Another technology leader, Cisco Systems, has also given tech investors little reason to cheer. In its most recent quarter, the worldís largest networking-equipment maker said that business leaders still seemed cautious about spending, and to some extent Cisco is suffering the same problem as Intel: too much inventory. The companyís inventory level rose 22 per cent in the second quarter, 49 per cent in the third and 40 per cent in the fourth. Thatís likely to keep a lid on Ciscoís profit margins for the near future.

There are some technology companies that continue to do well, of course, despite signs that growth in the U.S. economy has slowed somewhat. Dell is one, with revenue that climbs by double digits every quarter, almost without fail. Its success, however, comes at the expense of more traditional tech players such as Hewlett-Packard, which have difficulty competing with Dellís ultra-low-price business model. In that sense, Dell isnít really a technology company at all, so much as it is a manufacturing company ó one specializing in just-in-time delivery.

Then thereís the Internet sector. For investors, the problem with stocks such as Yahoo, eBay, Amazon and Google is that they are already so highly-valued ó by most traditional measures at least ó that itís difficult to know how much higher they can go. That hasnít stopped analysts from putting a $200 price target on Google, or a "strong buy" on eBay, but it means they have to go to increasing lengths to justify those targets. Googleís stock is selling for more than 225 times its profit in the past 12 months, and about 60 times its forecast profit; Yahoo is selling for almost 100 times its profit in the past year and 71 times next yearís.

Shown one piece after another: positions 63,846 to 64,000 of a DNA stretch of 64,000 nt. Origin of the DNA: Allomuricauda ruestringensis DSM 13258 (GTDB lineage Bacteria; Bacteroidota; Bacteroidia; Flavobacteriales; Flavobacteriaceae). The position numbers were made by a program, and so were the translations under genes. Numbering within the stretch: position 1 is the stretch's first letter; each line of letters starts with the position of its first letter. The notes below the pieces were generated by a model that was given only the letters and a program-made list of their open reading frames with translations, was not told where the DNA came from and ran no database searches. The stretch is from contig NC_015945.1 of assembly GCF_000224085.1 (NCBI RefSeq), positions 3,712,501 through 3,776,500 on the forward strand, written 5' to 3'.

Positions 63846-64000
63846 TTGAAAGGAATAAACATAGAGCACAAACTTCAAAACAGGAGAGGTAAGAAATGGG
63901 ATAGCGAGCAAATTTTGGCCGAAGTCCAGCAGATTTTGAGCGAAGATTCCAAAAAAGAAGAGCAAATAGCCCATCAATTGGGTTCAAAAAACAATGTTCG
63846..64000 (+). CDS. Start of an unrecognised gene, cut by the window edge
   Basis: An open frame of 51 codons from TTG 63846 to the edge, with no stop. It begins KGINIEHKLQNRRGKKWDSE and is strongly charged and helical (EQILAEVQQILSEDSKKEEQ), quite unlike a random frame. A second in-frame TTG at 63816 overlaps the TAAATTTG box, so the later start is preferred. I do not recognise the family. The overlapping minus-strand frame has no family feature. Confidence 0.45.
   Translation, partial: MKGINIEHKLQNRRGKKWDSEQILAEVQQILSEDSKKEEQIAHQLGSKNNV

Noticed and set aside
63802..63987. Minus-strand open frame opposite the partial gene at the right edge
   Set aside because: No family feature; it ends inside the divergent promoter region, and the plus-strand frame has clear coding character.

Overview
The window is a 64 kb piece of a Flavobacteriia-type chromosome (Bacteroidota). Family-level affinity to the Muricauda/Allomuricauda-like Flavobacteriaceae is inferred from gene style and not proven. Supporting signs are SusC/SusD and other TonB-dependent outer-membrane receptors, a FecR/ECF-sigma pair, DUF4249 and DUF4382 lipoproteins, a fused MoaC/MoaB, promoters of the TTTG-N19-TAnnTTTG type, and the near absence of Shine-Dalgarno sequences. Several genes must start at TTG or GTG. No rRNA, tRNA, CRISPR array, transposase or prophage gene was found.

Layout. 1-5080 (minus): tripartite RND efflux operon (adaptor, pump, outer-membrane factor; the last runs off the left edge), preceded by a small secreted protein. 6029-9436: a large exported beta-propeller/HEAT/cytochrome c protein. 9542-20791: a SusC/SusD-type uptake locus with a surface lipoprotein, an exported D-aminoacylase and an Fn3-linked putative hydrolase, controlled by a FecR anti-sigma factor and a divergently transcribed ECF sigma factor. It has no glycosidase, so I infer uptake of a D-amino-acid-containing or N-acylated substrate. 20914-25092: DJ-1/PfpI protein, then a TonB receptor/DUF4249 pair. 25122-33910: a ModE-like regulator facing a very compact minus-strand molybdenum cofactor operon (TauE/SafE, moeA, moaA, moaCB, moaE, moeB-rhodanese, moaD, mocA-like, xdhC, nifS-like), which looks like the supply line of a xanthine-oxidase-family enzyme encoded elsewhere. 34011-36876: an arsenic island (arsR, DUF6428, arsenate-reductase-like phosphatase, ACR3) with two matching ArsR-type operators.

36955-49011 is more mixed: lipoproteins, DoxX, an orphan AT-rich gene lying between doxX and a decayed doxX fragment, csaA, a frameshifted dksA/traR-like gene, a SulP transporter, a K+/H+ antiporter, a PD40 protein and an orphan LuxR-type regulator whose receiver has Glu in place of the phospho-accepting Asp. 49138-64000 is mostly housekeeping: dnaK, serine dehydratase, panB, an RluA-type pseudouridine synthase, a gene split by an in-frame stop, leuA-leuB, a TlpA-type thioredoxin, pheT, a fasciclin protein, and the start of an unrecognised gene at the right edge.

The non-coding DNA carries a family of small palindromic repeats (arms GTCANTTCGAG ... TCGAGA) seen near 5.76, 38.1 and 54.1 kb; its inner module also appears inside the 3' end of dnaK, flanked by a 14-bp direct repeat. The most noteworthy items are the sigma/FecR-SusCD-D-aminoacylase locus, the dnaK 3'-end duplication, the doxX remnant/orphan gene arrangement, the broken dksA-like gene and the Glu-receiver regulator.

Thatís not to say shares of eBay or Yahoo or Google wonít go even higher in the next year. Buying momentum can push a stock up for quite a long time, especially when thereís a dearth of other investments out there to get excited about. But itís difficult to know when to get off that particular train, and if youíre a value investor you probably like to think your stocks are going up for some rational reason. With many Internet stocks, itís difficult to feel that way. Googleís stock has doubled since its initial offering, even though some analysts said it was over-priced before the companyís IPO.

With a few exceptions, in other words, the tech sector is bit of a feast-or-famine story at the moment: stalwarts such as Microsoft, Intel, HP and Cisco are growing too slowly to make them attractive, while Internet stocks are being valued as though they will never stop growing, which makes it difficult for investors to feel comfortable buying them.

And there is little reason to think either of those outlooks will change any time soon.

Mathew Ingram joined The Globe and Mail's online news team in June of 2000, after spending four years as the Western business columnist, based in Calgary.